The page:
4 Ways to Advertise Your Book

Nowadays, it’s all about advertising. The field in which one works doesn’t matter very much. A good advertising campaign can make any product or service look then ten better than it really is.

Writers who go publishing the traditional way don’t have to worry about such trivial things. However, writers who choose the self-publishing path should consider putting a lot of effort into promoting themselves. Being unknown and without having their back protected by a publishing house are major decisive factors.

The advertising world is huge and a writer, when he begins his journey, can feel overwhelmed. I know it from experience. Unfortunately, I realised the importance of self-promoting after a year or so – and then I developed a strategy.

I want to share with you some of my tips on promoting yourselves. I hope you find them useful, and let me know if they work well for you. Also, in case you have other tricks, let the followers of this blog know by telling us in a comment.

  1. Be active on social media

That one was expected, I guess. However, notice that I said to be active. Having an account and posting a something when you remember won’t be enough. Also, don’t post only things related to your books. It will be boring, and you won’t be able to create your audience. The posts must vary according to the platform you use, and never ever post the exact same thing on all your social media accounts – only if it is a big announcement.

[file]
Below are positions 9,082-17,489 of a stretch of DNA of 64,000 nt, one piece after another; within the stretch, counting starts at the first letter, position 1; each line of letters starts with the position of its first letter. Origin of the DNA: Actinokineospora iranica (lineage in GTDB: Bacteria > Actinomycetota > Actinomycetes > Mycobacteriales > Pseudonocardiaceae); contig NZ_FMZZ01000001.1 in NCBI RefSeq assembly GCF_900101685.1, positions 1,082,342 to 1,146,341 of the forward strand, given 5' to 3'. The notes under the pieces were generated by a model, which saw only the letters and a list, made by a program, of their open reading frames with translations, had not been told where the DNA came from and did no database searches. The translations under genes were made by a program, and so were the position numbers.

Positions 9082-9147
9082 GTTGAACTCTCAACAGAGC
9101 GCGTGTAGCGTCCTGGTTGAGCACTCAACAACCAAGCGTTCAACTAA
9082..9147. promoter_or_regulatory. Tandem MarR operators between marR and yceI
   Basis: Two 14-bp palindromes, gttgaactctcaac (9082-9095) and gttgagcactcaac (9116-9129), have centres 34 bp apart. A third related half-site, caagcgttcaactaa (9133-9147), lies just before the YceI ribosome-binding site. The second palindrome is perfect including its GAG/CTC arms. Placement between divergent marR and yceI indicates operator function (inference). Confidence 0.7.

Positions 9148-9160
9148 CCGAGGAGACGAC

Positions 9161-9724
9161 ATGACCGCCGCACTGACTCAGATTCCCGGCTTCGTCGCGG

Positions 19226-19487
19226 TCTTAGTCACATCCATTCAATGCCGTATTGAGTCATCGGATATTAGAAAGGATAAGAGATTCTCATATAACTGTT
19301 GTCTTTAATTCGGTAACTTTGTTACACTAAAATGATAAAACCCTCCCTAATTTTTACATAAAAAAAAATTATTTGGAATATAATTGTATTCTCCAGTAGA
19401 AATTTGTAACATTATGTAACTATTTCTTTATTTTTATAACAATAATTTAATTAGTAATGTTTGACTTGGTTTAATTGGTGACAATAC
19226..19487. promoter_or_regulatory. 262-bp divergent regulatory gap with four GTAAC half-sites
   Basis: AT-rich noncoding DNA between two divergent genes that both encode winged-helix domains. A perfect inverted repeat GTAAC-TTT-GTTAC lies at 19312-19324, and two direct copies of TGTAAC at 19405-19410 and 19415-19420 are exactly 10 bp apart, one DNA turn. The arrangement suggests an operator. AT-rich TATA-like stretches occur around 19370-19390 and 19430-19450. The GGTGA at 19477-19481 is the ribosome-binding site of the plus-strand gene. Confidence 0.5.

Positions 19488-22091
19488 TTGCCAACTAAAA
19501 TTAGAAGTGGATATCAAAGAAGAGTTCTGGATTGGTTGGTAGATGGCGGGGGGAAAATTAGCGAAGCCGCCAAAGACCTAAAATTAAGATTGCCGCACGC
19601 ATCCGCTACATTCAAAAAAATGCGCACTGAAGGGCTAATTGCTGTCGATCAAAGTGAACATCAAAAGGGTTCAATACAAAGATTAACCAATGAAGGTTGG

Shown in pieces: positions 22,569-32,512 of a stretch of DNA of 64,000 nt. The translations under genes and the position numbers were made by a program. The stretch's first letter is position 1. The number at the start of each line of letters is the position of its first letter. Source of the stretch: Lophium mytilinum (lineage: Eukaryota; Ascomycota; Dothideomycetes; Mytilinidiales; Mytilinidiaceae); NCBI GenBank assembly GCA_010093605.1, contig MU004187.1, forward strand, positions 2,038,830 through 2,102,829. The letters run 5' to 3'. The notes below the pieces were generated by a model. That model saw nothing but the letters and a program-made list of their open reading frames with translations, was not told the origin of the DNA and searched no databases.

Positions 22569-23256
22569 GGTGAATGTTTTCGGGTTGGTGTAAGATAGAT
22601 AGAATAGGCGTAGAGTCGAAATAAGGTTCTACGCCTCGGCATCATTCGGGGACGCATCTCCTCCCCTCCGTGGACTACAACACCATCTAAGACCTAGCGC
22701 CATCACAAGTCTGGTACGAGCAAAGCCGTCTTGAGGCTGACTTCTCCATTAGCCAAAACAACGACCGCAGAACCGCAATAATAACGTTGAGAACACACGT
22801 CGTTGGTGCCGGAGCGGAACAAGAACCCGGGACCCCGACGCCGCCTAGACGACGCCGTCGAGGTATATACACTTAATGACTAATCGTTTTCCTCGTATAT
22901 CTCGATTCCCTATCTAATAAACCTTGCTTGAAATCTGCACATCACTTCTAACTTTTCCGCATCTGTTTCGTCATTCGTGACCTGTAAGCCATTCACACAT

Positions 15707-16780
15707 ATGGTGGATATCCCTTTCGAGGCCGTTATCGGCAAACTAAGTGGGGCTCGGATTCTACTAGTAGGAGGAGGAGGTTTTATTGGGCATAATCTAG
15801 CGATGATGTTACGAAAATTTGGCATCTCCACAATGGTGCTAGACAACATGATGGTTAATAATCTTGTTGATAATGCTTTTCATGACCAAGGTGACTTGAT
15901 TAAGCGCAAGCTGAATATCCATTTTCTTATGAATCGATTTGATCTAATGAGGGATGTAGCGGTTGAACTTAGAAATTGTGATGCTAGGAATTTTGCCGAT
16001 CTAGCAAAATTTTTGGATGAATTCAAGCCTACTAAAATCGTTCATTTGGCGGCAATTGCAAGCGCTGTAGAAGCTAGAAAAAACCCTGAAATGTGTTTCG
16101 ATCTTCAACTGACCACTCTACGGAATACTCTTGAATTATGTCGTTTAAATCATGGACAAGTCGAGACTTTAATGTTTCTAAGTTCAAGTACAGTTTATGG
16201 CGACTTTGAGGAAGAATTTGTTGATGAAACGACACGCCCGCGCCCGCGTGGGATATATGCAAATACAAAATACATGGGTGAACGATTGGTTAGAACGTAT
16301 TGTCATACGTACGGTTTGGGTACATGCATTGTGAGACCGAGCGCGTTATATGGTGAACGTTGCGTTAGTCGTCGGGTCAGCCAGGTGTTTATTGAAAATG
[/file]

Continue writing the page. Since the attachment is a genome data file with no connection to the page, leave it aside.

I suggest that you use many platforms, such as Facebook, Twitter, Pinterest, Instagram, Goodreads, LinkedIn (these would be the most important ones).

  1. Take advantage of special occasions (aka holidays, celebrations, birthdays)

You can shamelessly promote your book on special occasions such as Christmas or Easter. These events are the ones which urge people to buy gifts. What better way to say “I love you!” or “I care about you!” or “I wish you a relaxing time!” than offering a book? And I am sure your book is the perfect gift. You only have to find a way to not sound as if you force people or insist too much. Give them this option and tell them why it’s good.

  1. Post an excerpt

This one is tricky but is worth giving a shot. You can join a writing platform (Wattpad, for example) and post the first two chapters of your book. It will give your readers a taste of how the book would be and what’s your style. If they like it, they might not hesitate in buying it. But if they find the blurb interesting, but not the chapters, they won’t buy it, probably.